If you have a large playbook, it becomes useful to be able to run only a specific part of it rather than running everything in the playbook. Ansible supports a tag attribute for this reason.
When you apply tags on things, then you can control whether they are executed by adding command-line options.
When you execute a playbook, you can filter tasks based on the tags in two ways, such as:
In Ansible, tags can be applied to many structures, but its simplest use is with individual tasks. Let's see an example that tags two tasks with different tags, such as:
If you want to run the configuration and packages part of a very long playbook, then you can use the -tags option on the command line.
And if you want to run a playbook without certain tagged tasks, then you can use the -skip-tags command-line option.
We can apply the same tag to more than one task. By using the "--tags" command line options, all tasks with that tag name will be run.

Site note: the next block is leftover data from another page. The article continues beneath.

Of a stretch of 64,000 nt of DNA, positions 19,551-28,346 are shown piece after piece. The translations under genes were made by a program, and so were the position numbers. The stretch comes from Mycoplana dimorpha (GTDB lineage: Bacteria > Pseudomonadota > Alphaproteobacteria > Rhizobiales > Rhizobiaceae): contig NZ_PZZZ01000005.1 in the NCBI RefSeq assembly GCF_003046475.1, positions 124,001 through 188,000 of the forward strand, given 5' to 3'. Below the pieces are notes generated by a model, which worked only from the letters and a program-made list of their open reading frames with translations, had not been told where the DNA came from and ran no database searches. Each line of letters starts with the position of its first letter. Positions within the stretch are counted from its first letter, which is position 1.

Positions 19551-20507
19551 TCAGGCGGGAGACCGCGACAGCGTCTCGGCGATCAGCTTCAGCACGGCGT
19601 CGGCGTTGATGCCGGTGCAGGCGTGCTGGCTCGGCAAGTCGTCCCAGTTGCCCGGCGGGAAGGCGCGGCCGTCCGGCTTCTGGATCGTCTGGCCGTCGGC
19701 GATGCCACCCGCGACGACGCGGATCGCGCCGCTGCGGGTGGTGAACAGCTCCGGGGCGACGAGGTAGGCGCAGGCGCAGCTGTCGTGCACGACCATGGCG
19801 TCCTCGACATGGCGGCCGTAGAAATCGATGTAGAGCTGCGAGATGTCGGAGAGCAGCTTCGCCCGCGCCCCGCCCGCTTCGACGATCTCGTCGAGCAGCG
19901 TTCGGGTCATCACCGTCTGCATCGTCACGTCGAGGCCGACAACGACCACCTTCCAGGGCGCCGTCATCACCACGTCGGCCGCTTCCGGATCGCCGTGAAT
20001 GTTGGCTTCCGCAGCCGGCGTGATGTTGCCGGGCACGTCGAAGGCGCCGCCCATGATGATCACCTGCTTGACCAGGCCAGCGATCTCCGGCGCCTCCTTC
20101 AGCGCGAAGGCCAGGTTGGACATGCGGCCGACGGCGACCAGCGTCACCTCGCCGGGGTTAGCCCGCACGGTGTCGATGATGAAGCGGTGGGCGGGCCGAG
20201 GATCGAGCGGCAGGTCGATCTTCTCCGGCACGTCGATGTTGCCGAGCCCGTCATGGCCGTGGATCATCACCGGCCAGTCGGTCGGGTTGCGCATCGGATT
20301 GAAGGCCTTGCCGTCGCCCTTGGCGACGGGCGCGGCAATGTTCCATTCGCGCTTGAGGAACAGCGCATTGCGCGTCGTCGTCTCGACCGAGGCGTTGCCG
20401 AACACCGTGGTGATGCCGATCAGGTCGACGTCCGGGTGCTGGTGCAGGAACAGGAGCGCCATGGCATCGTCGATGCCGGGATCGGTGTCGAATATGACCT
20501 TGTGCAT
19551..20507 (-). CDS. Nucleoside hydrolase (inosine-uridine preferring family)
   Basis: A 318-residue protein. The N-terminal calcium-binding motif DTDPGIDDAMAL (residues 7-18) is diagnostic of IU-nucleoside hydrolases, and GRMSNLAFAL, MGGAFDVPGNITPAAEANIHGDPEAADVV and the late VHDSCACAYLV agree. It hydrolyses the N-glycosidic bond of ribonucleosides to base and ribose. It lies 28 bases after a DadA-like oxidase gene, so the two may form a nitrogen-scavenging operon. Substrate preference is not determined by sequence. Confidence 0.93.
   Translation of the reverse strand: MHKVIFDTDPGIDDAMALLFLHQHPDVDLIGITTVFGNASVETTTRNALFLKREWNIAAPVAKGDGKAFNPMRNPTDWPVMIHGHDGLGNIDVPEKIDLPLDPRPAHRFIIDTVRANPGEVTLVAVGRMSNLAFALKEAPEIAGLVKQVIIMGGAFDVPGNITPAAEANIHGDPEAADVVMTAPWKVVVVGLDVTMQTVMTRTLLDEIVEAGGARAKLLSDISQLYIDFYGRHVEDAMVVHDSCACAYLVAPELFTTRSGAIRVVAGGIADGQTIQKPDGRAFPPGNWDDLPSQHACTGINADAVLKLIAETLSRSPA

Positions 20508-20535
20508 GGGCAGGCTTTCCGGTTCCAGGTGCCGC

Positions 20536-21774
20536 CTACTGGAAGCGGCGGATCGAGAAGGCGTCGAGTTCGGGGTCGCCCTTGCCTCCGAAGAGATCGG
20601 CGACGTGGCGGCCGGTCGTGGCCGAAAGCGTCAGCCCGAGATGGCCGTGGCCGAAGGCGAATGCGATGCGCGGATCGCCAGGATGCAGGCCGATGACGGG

For example: In below example, we use one tag "ntp" for several tasks, such as:
"always" is a unique tag that will always run a task, unless specifically skipped (--skip-tags always)
New in version 2.5
Here is another unique tag that is "never" which prevents a task from running unless a tag is specifically requested.
In the above example, the task will only run when the "never" or "debug" tag is explicitly requested.
Here are another three special keywords for tags:
"tagged" which run only tagged,
"untagged" which run only untagged, and
"all" which run all tasks respectively.
By default, Ansible runs as if "--tags" all had been specified.